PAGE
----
Wheeler Opera House cancels Aspen Laugh Fest
City-owned venue moving ahead with sold-out Jim Gaffigan performances
The Wheeler Opera House has canceled its 2022 Aspen Laugh Festival, the city-run venue announced Thursday afternoon, dropping the annual comedy festival from its event lineup for the second year in a row because of the coronavirus pandemic.
“After many months of navigating the twists and turns of COVID in the event industry, the Wheeler Opera House has made the difficult decision to postpone the 2022 Aspen Laugh Festival,” reads the announcement.
The festival had been scheduled to run Feb. 19-23 though no comics had been announced other than Jim Gaffigan’s two kickoff shows on Saturday, Feb. 19. Those sold-out performances, expected to fill the theater to capacity of 460, will go on.
Wheeler director Lisa Rigsby Peterson said that the multi-show shuffle of the festival and the integral social and après-ski aspects of it made it incompatible with the current risk level of the pandemic’s omicron variant surge.
“It’s bringing people together in a lot of different ways in a very concentrated period of time with a lot of people,” she said.
Moving forward with a smaller version, she concluded, would not serve the Laugh Fest audience well.
“I think people would rather experience the Aspen Laugh Festival in the way that they’ve experienced it before and in the way that they love,” she said, “rather than a watered-down version that just doesn’t meet anybody’s expectations.”
The Gaffigan shows, though sold out, are relatively easy to manage for COVID risk, Peterson said, with two masked and vaccinated or tested audiences coming in and out of the theater with one turnover. The full Laugh Fest, by comparison, would normally have three such turnovers daily with concurrent shows at other venues, raising the level of potential exposure beyond what the Wheeler and the city are willing to shoulder amid the continued high rate of community transmission in Aspen.
The venue last week had more stringent COVID-19 protocols for its events approved by the Aspen City Council, including same-day virus testing for unvaccinated patrons, appearing to clear the way for more events at the Wheeler. Rigsby Peterson said those rules work for shows like the Gaffigan sets, but not the wider and more freewheeling Laugh Fest.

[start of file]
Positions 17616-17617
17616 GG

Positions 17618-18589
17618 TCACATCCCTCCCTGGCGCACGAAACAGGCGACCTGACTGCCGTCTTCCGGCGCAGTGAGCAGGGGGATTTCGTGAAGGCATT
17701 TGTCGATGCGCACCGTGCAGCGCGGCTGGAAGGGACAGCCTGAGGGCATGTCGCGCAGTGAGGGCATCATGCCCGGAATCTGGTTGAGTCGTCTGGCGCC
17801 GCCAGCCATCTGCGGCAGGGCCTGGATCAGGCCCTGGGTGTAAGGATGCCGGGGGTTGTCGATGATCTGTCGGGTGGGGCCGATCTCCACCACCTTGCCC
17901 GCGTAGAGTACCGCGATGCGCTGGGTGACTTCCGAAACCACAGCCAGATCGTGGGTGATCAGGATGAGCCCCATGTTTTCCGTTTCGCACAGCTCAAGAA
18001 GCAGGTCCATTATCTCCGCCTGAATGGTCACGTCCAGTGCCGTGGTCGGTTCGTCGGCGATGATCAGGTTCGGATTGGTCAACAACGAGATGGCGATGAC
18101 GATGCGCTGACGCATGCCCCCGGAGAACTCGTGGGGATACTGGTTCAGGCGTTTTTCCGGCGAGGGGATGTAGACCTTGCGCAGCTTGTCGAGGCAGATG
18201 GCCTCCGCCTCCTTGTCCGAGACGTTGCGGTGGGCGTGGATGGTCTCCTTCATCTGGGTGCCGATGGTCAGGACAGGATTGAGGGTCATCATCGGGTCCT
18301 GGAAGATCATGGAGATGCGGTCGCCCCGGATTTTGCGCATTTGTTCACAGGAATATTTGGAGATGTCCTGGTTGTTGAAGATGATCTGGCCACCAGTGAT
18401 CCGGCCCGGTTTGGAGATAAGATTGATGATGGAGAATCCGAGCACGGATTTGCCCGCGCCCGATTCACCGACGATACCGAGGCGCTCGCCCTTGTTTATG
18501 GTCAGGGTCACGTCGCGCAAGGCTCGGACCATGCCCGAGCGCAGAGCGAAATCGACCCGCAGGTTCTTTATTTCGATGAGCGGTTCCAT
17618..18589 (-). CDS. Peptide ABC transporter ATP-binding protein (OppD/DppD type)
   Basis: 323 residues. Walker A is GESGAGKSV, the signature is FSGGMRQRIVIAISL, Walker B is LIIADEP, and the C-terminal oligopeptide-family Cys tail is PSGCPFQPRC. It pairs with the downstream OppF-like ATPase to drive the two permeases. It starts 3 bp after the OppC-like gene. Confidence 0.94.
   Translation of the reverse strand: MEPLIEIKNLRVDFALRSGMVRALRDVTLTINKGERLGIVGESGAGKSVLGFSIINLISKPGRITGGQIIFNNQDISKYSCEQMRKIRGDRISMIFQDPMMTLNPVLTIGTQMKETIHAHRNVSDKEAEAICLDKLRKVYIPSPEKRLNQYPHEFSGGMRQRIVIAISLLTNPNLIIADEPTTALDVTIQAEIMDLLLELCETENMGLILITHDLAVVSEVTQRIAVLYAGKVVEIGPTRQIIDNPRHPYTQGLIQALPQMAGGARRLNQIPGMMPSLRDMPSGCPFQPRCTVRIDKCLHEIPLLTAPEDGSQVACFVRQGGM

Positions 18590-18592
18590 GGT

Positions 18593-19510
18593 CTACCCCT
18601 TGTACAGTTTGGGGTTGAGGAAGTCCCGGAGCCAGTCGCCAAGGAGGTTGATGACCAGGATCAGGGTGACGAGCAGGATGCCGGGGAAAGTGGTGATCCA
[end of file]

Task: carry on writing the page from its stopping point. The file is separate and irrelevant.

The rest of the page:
Aspen Mayor Torre said that he supports the decision to drop the festival amid the ongoing public health crisis.
“We are still in a state of supporting health and safety first,” Mayor Torre said. “I’d like to get through this and get back to as much normal as possible. But we still have people that are concerned about their health and well-being, so we’re going to err on the side of caution.”
Local transmission of the virus remains “extremely high,” according to the latest numbers updated by Pitkin County, with an incidence rate of 1,412 per 100,000 residents as of Monday. But that is down significantly from the first week of January, when the rate topped 3,800.
The Aspen Laugh Festival, in the years before the pandemic, had annually hosted top-tier comics — Norm MacDonald and Trevor Noah were among the 2020 headliners — along with local and regional acts at the Wheeler and additional venues including the Limelight Hotel and Silver City Saloon. The festival continues a Wheeler comedy festival tradition dating back to HBO’s U.S. Comedy Arts Festival, which ran from 1995 to 2007, and that has continued with annual Wheeler-produced festivals since then.
The Laugh Fest cancellation follows several at the Wheeler since the omicron surge began here last month. Among them have been the touring production of “Choir of Man,” musician John Oates and magician Justin Willman. Peterson said she is working to reschedule those as soon as this spring while also booking a full winter 2022-23 lineup.
“Given the insanity of the last weeks and months, I think the best way to move forward is to focus on in 2023,” Rigsby Peterson said.
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Garfield County’s “viral load” is ticking up as COVID-19 Omicron variant No. 5 cases increase alongside a late-blooming influenza and cold season, Public Health Director Joshua Williams said.